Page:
Snippets from the north: Architects in Durban and their response to identity, common culture and resistance in the 1930s

Whelan, Deborah (2019) Snippets from the north: Architects in Durban and their response to identity, common culture and resistance in the 1930s. Vitruvio: International Journal of Architectural Technology and Sustainability., 4 (1). pp. 26-38. ISSN 2444-9091

Full content URL: https://doi.org/10.4995/vitruvio-ijats.2019.11774

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Snippets from the north: Architects in Durban and their response to identity, common culture and resistance in the 1930s
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Abstract

As previous colonies of both Holland and Great Britain South Africans have been great borrowers, taking clues from memories of the motherlands, as well as engaging with discourse emanating from the ‘home’ countries, applying the principles seemingly irrelevantly, and at the same time flying dangerously close to the production of pastiche. Pre and post Union in 1910, the British-controlled colonies comprising contemporary South Africa trickled down these imported architectural influences, bringing smatterings of Arts and Crafts as a layer over the Victorian neo-Gothic and Classical revivals, and introduced important new ideas emanating out of the first two decades of the century such as Art Deco and Modernism.

Implausibly, into this polemic of the new buildings crept another revival: that of a melange of Tudor and Elizabethan, focusing on detail, craftsmanship and reference to a bygone era. Further, the Tudorbethan Revival occurred at a vital point in the inter-war era, and it is contended that the application of the style spoke more to a calculated resistance to the hybrid ‘Union Period’ architecture, and the forging of a common, diasporic identity and common culture in the 1930s, than it did to a mere unthinking application of the fashionable.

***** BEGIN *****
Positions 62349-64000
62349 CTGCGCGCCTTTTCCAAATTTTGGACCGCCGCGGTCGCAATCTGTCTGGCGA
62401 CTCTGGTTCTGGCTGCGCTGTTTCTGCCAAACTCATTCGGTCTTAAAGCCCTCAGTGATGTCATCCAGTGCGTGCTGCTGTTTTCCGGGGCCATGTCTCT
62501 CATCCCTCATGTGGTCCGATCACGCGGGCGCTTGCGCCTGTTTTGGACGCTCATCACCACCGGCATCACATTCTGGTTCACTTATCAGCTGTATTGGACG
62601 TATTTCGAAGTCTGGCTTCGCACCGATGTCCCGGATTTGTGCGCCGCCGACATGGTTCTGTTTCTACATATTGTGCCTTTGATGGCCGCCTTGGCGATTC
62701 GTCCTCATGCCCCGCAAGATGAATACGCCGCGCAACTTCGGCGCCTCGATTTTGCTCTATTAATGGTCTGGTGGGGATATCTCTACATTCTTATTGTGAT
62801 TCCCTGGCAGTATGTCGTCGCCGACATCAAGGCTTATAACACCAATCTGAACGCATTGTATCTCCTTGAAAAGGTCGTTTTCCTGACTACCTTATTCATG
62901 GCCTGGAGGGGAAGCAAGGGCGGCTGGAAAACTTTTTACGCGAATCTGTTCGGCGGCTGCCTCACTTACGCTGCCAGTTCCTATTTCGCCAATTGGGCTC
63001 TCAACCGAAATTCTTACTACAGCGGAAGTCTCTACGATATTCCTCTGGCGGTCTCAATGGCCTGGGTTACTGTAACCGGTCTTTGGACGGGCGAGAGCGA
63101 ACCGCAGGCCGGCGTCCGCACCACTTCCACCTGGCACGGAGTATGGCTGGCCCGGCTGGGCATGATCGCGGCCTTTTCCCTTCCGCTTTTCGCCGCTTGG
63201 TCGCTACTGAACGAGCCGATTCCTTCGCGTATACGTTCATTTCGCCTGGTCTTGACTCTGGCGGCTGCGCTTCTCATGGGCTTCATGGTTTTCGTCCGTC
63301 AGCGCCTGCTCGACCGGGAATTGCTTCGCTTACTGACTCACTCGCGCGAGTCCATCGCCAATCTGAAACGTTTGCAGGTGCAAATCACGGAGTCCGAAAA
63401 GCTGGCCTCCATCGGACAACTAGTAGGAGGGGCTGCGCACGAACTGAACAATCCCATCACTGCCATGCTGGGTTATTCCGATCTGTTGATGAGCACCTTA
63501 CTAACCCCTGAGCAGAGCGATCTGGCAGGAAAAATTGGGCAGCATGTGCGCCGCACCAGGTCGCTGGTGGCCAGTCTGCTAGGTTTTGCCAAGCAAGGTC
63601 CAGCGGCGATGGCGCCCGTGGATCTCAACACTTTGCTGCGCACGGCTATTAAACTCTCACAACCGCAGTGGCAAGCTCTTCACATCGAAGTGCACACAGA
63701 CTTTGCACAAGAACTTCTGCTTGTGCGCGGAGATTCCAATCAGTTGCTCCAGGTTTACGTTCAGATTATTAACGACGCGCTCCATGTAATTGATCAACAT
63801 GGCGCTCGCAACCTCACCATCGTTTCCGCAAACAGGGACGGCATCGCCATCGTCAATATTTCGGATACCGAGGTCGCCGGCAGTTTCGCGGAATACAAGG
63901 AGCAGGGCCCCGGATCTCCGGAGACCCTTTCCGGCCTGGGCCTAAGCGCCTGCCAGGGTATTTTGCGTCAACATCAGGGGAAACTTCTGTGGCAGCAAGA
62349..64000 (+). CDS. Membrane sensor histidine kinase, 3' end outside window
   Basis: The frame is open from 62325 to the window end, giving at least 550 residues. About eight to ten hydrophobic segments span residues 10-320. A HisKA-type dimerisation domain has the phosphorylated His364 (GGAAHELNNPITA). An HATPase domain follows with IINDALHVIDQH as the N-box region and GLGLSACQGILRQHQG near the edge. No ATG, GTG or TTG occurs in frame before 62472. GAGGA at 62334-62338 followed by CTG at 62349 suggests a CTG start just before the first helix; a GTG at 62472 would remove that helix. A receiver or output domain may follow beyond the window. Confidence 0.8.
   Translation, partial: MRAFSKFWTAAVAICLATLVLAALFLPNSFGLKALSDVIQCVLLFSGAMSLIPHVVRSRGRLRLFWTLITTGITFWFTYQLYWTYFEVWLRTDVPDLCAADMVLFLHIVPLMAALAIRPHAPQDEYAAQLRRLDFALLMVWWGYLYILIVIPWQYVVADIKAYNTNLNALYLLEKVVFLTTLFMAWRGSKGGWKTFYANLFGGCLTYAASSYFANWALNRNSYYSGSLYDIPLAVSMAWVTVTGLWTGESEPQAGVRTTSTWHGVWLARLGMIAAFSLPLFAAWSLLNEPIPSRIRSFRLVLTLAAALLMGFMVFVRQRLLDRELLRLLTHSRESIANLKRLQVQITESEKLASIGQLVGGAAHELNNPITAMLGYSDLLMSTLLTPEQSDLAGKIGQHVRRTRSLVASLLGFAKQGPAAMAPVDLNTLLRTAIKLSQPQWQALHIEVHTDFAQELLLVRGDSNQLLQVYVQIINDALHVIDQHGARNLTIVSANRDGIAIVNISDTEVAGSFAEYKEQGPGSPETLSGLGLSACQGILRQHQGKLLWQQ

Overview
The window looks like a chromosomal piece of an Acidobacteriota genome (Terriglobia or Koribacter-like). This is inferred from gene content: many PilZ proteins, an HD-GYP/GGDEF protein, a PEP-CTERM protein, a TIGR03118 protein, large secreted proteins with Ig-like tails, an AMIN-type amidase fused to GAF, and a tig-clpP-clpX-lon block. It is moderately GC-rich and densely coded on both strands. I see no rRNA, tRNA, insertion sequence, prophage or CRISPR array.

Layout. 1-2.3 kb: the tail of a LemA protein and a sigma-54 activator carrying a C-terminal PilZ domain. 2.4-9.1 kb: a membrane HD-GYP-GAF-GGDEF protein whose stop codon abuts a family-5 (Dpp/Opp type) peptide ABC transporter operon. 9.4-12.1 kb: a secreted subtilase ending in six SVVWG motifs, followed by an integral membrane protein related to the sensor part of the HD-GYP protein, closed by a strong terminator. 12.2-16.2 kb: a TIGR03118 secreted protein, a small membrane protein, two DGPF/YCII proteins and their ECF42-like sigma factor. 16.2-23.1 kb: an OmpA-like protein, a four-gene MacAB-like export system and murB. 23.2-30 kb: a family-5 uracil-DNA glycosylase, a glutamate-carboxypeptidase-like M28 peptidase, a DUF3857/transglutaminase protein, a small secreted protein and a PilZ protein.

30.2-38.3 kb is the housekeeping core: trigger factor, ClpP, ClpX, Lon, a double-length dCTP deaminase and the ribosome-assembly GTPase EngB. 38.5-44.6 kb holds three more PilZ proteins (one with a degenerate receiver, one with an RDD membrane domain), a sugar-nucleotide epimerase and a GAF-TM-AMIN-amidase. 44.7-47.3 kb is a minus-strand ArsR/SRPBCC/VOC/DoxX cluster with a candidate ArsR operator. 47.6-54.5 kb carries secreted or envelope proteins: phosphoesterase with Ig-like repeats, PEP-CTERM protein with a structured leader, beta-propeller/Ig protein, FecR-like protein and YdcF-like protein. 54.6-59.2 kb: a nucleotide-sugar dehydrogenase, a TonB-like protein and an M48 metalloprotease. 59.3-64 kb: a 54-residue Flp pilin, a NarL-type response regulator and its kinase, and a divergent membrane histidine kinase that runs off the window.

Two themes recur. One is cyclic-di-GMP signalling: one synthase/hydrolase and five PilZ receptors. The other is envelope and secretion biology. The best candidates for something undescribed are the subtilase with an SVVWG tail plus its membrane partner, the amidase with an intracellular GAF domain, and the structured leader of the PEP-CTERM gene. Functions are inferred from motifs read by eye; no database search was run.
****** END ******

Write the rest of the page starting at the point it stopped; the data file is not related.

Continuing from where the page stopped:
This paper will begin by describing the Tudorbethan Revival against the common architectural themes of the time in Durban, South Africa. It will contextualise the production of buildings with the political and social situation in the inter-war years, before examining the works of prominent architects, engineers and their clients, in conceiving of this well-crafted, nostalgic and irrelevant architecture. It will conclude pitting this complex aesthetic against a similar Revivalist thread popular at the time, Gwelo Goodman’s Cape Dutch Revival suggesting at the unconscious role that domestic architectures play in supporting political positions in contested societies.

Keywords:revivalism, Natal, identity, tudorbethan, Alan Woodrow
Subjects:K Architecture, Building and Planning > K990 Architecture, Building and Planning not elsewhere classified
Divisions:College of Arts
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ID Code:41224
Deposited On:09 Jul 2020 11:11

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